This grenache-based wine begs for a steak pairing, with a fully tannic body that is powerful yet elegant, a medium nose that is dark and spicy, and subtle notes of blackberry and coffee. This is the perfect full-bodied yet unobtrusive wine to pair with a savory meal (or enjoy on a cold winter night). The oak influence gives the wine a smooth finish, with slight notes of vanilla. Best of all, it is drinkable this year! I recommend this bottle with a nice fat burger or rib-eye steak. It’s also quite enjoyable while watching a good movie by yourself, with the heater on.
–Hayden Dawkins

High in Chianti

Overshadowed by Montalcino and hampered by an outdated reputation, Chianti continues to fight back with a vengeance, consistently producing satisfying, versatile, relatively affordable wines. With Angela Fronti at the helm, Istine is at the forefront of Chianti’s renaissance.

Balanced, nuanced, graceful, and simply gorgeous, the 2016 Istine ‘Vigna Istine’ Chianti Classico is a single-vineyard sangiovese from a craggy, high-elevation (550 meters) plot in the forests outside of Radda. Fronti’s grandfather was in the business of vineyard construction, a business her family maintains today, but even her family had second thoughts about the four-hectare site, planted almost 20 years ago. Says importer Oliver McCrum, “Her brother told me that this vineyard site was so rocky and difficult to clear that they would have bailed on any other customer.”

The ‘Vigna Istine’ is fermented in a combination of stainless steel and concrete before spending about a year in large Slovenian oak. Vibrant, floral, herbaceous, and brightly red-fruited, with a freshness that belies its depth, this is a prized example of expressive, supple sangiovese, anchored by ample acidity and a gentle tannic embrace.
–Marc Greilsamer

Bouzy Rouge

My favorite wine discoveries are often the underdogs, the unsung, the undeservedly obscure, the outliers. And so it is for my favorite wine of this year: the 2015 Georges Remy Bouzy Rouge ‘Les Vaudayants.’

Astute bubble-lovers will recognize Bouzy as a Grand Cru village in the Champagne sub-region of Montagne de Reims. Bouzy is famous for its pinot noir, most of which is made into Champagne. But luckily for us, the bouzillons (as locals are called) reserve a few bunches of their prized pinot for still wines. The formal appellation for un-bubbly wines made in Champagne is Coteaux Champenois (“slopes of Champagne”), but Bouzy Rouge is just so much more fun to say!

The wine is from a single parcel of organically farmed, 45-year-old vines. It’s aged for 21 months in used barrels and then bottled unfined and unfiltered. It’s elegant and even ethereal, while still having weight and presence on the palate. Imagine a vinous line drawn from the Côte de Beaune, through Marsannay, and then projected north a couple hundred kilometers to the latitude of Paris.

The 2015 vintage was exceptional in Champagne, as it was in Burgundy, and this wine now shows the benefit of several more years in bottle. The wine opens beautifully over time, so don’t rush it! Drink it over several hours, preferably in a Burgundy stem or other large wine glass, with duck, braised meats, or simply with gougères or a mild, semi-aged cheese. Then you, too, will be an honorary bouzillon.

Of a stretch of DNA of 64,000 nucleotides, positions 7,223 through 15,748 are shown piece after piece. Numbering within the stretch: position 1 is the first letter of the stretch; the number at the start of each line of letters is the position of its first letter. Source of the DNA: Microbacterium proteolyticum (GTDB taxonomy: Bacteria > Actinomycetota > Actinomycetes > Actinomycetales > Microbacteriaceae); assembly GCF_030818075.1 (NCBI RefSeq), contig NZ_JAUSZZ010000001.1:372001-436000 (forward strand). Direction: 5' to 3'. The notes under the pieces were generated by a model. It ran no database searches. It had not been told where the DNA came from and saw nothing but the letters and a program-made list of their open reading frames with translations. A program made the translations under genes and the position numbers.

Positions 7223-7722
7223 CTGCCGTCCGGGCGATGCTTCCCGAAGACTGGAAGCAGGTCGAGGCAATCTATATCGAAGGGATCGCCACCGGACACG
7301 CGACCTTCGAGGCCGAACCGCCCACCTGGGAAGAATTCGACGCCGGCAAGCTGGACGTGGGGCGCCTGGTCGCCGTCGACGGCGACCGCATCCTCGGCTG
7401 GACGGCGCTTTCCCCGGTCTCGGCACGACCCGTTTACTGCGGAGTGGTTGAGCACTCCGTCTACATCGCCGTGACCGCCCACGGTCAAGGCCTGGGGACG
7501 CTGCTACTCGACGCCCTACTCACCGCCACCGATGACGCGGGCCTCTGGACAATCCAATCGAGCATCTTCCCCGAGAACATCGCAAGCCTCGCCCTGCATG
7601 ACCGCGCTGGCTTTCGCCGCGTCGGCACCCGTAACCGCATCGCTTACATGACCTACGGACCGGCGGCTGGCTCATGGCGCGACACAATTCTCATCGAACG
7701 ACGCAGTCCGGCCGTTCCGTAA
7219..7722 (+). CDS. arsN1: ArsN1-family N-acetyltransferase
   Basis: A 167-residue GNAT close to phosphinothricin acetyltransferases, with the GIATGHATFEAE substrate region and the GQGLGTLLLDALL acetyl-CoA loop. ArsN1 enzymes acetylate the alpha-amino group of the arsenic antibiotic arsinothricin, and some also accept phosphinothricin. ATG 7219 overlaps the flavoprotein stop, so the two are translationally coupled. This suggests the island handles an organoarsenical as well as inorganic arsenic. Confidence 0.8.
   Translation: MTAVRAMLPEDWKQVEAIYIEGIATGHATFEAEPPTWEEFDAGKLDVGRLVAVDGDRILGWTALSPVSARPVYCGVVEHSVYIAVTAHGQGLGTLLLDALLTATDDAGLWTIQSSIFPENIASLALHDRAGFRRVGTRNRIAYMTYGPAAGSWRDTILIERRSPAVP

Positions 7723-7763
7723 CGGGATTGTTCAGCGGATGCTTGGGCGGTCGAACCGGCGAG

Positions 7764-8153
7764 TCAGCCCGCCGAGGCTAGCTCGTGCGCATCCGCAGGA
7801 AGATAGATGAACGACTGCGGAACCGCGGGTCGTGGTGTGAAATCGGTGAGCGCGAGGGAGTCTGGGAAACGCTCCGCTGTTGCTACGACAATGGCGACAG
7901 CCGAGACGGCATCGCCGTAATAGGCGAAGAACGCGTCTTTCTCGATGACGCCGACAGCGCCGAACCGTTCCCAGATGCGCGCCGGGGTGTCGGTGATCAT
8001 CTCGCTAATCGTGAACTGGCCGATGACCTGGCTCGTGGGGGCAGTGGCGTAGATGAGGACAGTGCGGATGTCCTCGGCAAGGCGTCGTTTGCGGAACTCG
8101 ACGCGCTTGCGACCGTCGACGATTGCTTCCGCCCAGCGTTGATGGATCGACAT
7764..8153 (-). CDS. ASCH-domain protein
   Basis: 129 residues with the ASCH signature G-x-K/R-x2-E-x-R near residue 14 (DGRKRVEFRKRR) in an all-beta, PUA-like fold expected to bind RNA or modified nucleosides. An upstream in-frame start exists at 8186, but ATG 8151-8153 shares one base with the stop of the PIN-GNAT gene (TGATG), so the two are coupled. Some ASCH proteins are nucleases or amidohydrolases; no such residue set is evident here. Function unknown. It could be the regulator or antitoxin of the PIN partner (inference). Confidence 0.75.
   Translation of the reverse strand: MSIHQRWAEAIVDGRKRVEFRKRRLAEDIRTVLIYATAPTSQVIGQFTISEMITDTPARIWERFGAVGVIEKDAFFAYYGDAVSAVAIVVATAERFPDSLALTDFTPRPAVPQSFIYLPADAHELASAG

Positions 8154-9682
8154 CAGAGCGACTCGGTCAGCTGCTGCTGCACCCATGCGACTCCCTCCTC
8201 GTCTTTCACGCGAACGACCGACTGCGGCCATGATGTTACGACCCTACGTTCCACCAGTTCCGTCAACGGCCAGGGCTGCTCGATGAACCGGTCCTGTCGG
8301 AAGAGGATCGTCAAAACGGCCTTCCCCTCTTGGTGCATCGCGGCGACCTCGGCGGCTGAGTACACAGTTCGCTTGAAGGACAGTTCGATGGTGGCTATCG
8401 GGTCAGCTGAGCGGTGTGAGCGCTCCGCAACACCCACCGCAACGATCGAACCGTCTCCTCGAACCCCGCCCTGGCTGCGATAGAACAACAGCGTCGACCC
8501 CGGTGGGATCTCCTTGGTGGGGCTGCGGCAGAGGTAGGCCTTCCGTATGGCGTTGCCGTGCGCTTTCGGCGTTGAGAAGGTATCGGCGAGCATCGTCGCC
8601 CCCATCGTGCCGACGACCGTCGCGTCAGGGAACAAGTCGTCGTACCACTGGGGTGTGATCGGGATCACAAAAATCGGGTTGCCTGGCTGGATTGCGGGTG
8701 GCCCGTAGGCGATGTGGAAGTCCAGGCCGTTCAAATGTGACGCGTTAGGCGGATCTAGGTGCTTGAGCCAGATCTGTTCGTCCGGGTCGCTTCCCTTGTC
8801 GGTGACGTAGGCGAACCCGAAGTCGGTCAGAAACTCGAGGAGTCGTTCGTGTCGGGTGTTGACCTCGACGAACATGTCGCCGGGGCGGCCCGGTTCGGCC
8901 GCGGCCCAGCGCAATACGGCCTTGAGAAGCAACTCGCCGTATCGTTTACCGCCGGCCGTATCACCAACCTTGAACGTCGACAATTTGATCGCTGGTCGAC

–Mark Middlebrook

Cooperative Class

As the Italian buyer at PMW, I’ve made it a priority this year to recognize the brilliance of Barbaresco (in addition to its Barolo neighbor). I am pleased, therefore, to select the 2016 Barbaresco from Produttori del Barbaresco as my wine of the year. It is, pound for pound, price for quality, one of the greatest wines in the shop.

The Produttori is a venerable cooperative cantina with an important place in the history of the Langhe, dating back to 1894. The winery was forced to close during the fascist period of the 1930s, but managed to re-emerge in the postwar era. In 1958, the local priest helped restart production, with the first three vintages being made in the church basement across the old square where the Produttori stands today.

Nowadays, the Produttori enjoys a reputation as one of the very best producers in the region. If you are skeptical that a cooperative winery can achieve the heights of a great independent producer, these wines will quickly dispel that notion.

When Paul and I visited the Langhe a couple of years ago, we were excited to taste a good number of wines from the wonderful 2015 vintage, and they are indeed amazing. But we had several old-timers tell us that 2016 is the greatest vintage that they have ever experienced. The 2016 Barbaresco from Produttori certainly supports that contention. With beautiful fruit, and notes of cherry and anise, it is a lovely, inviting wine already. But it is also backed with a classic structure that will allow it to age gracefully for many years. Antonio Galloni, of the excellent publication Vinous, finished his laudatory review of the 2016 by saying simply, “What a wine!” I couldn’t agree more.

As an additional invitation, we would like to offer our customers a very special opportunity to check out the stunning 2015 Riserva Crus from the Produttori. The 2015 vintage is magnificent as well–so lush that they deliver immediate pleasure, yet capable of developing tremendous complexity over time. Through the month of January, PMW customers will receive 10 percent off of single bottles of these marvelous Crus and 15 percent off of six bottles or more. This will allow you to taste the Riserva wines for only a slightly higher price than the “normale.” Each Riserva is distinctive, and they are fascinating to compare and contrast.

(For more information about the various Crus, please visit the Produttori del Barbaresco website.)

–Joel Mullennix

Under the Volcano

My favorite wine of the year, the 2017 Monteleone Etna Rosso, comes from vineyards at the base of Sicily’s Mount Etna, on the north side at about 500 meters. The nose is beguiling; hard to define, but charming nonetheless. The nerello mascalese grape provides all the clean, earthy, mineral notes and red fruits of this light-colored wine, while a small amount of nerello cappuccio provides some depth to the hue. What I love about this wine is its vivacious life. The flavors sing on your palate; silky yet mildly gritty, it is an extremely versatile wine that matches well with duck.

Sadly, the 2017 vintage is gone, but luckily, we do have a few bottles of the single-vineyard ‘Qubba’ cuvee, which has plenty of years ahead of it. Beyond that, we look forward to the 2018 vintage.
–Paul Marcus

If you’d like to know more about any of these selections, please call or visit us at the shop. And don’t forget, our entire inventory is available online (for curbside pickup or shipping) at

Happy holidays from PMW, and please stay safe!